Privacy and the Internet of Things

In light of a recent statement made by James Clapper, the US Director of National Intelligence, it has been made apparent that United States government and intelligence agencies maintain a stranglehold on surveillant practices, despite use of encryption and recent backlash by citizens regarding government privacy infringements. As reported by the Guardian, Clapper confirmed that Internet of Things devices allow for surveillant practices by intelligence agencies.
“In the future, intelligence services might use the [internet of things] for identification, surveillance, monitoring, location tracking, and targeting for recruitment, or to gain access to networks or user credentials,” explains James Clapper at his annual “assessment of threats” against the US (Guardian 2016).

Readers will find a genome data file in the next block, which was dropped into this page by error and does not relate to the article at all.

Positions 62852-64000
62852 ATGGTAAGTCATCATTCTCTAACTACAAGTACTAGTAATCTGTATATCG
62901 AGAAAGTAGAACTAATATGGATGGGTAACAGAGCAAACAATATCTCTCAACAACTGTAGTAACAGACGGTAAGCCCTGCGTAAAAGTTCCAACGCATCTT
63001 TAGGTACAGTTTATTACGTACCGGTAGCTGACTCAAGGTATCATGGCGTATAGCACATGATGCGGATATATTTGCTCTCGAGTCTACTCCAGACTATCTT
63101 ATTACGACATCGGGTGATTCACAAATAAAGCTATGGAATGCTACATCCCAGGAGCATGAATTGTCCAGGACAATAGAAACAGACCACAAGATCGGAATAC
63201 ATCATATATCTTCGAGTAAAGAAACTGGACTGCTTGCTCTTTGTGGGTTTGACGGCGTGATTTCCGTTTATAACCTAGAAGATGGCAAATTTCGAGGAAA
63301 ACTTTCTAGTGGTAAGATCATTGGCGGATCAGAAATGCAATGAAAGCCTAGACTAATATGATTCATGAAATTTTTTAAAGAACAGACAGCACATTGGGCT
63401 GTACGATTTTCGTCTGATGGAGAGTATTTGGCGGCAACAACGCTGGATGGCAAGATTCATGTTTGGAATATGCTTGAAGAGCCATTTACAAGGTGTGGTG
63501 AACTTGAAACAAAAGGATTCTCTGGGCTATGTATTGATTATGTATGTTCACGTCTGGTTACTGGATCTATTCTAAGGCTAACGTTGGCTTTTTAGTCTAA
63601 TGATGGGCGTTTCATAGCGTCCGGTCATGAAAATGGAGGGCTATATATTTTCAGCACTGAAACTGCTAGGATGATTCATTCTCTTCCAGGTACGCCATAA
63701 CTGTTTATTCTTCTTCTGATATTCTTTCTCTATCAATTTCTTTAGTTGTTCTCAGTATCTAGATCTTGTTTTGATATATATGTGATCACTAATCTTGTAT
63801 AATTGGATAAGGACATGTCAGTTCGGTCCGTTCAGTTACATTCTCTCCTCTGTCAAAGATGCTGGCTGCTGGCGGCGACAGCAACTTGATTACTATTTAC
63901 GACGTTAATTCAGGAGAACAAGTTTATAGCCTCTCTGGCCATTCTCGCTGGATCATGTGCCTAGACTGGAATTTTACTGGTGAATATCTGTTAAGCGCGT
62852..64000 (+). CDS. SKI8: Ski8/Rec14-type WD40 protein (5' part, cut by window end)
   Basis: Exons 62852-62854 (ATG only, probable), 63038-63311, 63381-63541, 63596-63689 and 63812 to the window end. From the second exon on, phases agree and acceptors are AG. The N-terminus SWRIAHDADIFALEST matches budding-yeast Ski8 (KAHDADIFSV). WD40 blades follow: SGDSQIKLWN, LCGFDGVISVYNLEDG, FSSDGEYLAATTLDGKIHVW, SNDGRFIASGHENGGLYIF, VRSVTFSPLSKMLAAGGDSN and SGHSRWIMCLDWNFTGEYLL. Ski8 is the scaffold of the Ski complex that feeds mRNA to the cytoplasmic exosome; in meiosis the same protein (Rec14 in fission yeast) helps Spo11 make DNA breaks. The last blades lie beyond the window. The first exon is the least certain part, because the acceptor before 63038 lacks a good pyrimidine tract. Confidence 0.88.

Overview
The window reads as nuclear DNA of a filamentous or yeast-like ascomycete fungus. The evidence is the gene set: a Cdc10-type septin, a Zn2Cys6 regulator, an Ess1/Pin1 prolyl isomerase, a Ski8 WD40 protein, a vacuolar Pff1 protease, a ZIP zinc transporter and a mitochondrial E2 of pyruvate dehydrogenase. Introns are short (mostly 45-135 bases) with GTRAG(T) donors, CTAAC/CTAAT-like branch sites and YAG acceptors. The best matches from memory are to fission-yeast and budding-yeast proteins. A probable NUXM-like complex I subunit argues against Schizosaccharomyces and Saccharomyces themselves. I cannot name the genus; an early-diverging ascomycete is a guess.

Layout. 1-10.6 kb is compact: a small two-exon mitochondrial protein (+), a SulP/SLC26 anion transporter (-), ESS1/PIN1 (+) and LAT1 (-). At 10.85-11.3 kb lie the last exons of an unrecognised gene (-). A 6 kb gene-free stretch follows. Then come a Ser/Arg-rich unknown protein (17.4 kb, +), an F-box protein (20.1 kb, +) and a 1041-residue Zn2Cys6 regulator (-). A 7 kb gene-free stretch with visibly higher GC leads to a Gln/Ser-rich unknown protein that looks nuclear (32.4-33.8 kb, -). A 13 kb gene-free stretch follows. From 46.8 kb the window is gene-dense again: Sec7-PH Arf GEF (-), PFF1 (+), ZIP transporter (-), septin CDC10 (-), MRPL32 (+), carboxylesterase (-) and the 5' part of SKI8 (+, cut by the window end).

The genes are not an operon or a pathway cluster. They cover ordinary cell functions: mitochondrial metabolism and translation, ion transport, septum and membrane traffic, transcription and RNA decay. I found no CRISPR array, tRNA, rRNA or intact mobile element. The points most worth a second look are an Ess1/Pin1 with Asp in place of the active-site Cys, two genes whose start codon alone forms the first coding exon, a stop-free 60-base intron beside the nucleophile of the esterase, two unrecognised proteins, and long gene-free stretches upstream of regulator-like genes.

This includes law enforcement agencies which have increasingly requested court orders which request companies to provide data collected from citizens. As noted by Trevor Timm, companies such as Fitbit and Dropcam, have been requested or have provided user data to legal authorities (Guardian 2016). What should be noted, is the type of information gathered by IoT devices, which fuels privacy concerns. Billions of IoT devices currently exist, “each of which are designed to harvest, store, and communicate a wealth of data” (Maras 2015:102). This data provides real-time information regarding a user’s “health and finances, locations, contacts, habits, behaviours, and activities” (Maras 2015:102) essentially mapping “patterns of life” (Amoore 2013:109). Very simply, the collected information by Internet of Things devices is, in effect, big data. Although never mentioned in any related literature as such, upon analyzing the content that the Internet of Things collects and comparing them to contemporary definitions of big data, distinct similarities can be drawn since data that is collected, “is more information than any individual human or group of humans can comprehend” (Andrejevic 2014:1675). Not to mention, several of these devices are vulnerable to hacking and other exploits.